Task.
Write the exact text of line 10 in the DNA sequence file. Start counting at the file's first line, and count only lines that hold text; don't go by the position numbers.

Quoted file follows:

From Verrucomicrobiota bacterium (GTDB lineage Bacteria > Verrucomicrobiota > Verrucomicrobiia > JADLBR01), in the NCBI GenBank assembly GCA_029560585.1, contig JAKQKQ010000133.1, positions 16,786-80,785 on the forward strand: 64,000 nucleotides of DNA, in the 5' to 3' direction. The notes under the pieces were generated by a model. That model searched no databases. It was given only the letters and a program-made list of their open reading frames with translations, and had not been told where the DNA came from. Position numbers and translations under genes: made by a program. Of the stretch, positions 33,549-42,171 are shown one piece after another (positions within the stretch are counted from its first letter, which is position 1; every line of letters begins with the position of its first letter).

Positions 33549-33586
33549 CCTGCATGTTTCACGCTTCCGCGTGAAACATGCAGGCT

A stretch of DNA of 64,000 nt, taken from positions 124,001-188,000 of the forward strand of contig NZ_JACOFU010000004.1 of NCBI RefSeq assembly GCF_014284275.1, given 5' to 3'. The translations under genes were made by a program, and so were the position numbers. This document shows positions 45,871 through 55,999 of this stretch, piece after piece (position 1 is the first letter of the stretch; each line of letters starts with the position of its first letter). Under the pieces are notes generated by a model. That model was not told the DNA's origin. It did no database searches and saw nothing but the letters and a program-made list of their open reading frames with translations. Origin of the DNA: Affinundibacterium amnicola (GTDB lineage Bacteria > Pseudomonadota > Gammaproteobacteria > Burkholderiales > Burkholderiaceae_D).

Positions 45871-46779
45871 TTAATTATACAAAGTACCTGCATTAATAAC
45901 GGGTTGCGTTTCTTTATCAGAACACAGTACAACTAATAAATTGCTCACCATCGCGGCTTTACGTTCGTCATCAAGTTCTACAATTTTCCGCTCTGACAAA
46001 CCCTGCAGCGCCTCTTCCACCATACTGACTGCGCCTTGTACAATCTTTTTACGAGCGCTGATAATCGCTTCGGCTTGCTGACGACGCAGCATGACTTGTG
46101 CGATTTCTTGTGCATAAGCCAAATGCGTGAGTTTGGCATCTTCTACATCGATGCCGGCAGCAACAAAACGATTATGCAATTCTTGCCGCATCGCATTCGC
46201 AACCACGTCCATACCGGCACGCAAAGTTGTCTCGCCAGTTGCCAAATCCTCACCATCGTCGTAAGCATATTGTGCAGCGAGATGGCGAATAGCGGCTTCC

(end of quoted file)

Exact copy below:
46201 AACCACGTCCATACCGGCACGCAAAGTTGTCTCGCCAGTTGCCAAATCCTCACCATCGTCGTAAGCATATTGTGCAGCGAGATGGCGAATAGCGGCTTCC